The Region on Alert over the Spread of “Red Eye”

Port of Spain, Trinidad and Tobago, August 17, 2017. Several Caribbean islands have reported outbreaks of conjunctivitis at health facilities and medical practices.
“The Caribbean Public Health Agency (CARPHA) is currently monitoring the situation and we want to urge
persons to take the necessary precautions to prevent and reduce the spread of this illness,” said Dr Virginia Asin-Oostburg, Director, Surveillance, Disease Prevention and Control.
Conjunctivitis refers to inflammation of the membrane covering the whites of the eyes and the inside of
the eyelids. The congestion of blood vessels in this membrane gives rise to a reddened appearance and
explains the more common names “red eye or pink eye”.
The most common causes of conjunctivitis are viruses, bacteria, and allergens. Viral and bacterial
conjunctivitis are very contagious and can spread easily from person to person.
Eye symptoms can include:
• Redness; irritation; itchiness; production of excessive tears
• Clear or yellow discharge that may make the eyelids stick together, especially on mornings
• Swelling of the eye lids
The risk of getting conjunctivitis, or spreading it to someone else can be reduced. CARPHA wishes to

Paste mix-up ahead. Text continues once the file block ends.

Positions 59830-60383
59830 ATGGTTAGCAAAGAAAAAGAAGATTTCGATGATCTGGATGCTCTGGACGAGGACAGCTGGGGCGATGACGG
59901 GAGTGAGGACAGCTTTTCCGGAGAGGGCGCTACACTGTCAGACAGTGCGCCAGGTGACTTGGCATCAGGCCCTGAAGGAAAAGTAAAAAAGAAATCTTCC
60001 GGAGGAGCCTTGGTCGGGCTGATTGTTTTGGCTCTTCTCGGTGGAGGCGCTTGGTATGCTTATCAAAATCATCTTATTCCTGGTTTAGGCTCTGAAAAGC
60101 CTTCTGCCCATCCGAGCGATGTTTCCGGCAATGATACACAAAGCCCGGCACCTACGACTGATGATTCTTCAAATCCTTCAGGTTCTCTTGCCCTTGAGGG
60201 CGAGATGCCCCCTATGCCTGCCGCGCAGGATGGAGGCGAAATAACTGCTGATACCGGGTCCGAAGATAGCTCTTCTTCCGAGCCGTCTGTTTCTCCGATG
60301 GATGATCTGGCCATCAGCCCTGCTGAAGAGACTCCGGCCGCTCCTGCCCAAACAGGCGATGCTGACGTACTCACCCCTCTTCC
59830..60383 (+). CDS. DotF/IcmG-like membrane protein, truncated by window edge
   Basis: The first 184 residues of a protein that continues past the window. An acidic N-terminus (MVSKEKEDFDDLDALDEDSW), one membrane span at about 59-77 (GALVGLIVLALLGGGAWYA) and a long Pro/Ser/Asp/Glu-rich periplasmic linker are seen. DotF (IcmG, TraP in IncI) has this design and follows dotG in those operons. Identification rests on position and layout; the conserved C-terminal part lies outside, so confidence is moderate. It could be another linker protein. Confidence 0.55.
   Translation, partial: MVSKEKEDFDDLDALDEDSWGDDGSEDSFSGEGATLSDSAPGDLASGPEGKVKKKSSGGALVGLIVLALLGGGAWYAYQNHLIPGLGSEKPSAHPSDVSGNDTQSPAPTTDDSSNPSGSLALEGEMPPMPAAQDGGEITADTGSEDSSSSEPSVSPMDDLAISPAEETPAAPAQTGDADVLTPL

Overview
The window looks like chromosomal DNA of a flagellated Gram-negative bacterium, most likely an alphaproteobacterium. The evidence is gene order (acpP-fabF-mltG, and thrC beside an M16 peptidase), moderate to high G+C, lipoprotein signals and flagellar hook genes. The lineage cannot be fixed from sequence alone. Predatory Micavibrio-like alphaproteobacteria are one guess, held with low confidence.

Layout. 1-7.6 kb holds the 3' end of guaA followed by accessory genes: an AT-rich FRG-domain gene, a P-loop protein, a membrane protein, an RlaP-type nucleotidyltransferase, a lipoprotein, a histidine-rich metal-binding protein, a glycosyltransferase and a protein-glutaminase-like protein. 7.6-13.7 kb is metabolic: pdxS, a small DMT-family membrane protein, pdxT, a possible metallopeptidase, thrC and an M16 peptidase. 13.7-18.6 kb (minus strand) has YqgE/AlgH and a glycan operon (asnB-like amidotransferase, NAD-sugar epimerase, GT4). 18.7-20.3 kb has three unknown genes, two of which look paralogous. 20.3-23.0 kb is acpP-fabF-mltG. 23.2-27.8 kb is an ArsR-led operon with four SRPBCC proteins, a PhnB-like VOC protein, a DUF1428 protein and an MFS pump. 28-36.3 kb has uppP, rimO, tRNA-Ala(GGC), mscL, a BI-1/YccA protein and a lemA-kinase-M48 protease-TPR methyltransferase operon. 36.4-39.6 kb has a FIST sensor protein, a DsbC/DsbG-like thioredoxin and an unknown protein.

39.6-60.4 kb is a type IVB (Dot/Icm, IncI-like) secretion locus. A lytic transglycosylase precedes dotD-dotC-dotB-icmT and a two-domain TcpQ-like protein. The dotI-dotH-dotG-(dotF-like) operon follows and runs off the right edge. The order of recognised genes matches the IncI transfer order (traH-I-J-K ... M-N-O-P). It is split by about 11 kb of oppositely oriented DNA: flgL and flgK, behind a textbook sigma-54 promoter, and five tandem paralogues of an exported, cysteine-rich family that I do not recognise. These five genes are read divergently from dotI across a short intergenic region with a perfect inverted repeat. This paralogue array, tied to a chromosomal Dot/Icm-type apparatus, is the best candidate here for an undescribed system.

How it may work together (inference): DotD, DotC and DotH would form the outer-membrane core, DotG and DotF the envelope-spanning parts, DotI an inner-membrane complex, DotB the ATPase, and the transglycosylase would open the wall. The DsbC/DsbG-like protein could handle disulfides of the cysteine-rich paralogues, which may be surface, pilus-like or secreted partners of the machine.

advise the members of the public to practice some simple good, hygiene steps:
• Avoid close contact with persons who are ill with conjunctival symptoms
• Keep unwashed hands away from face and eyes
• Wash your hands often with soap and warm water. Alternatively, you may use an alcohol based
hand-sanitizer.
• Avoid sharing personal items, such as pillows, washcloths, towels, eye drops, eye makeup, face
makeup, makeup brushes, contact lenses and, contact lens containers, or eyeglasses.
• Disinfect frequently-touched surfaces in common areas, (for example doorknobs, counter-tops in
shared spaces).
• If you are infected avoid using makeup and applicators, (for example brushes and sponges)
• If you are infected, wash hands well before and after cleaning, or applying eye drops or ointment
to, your infected eye.

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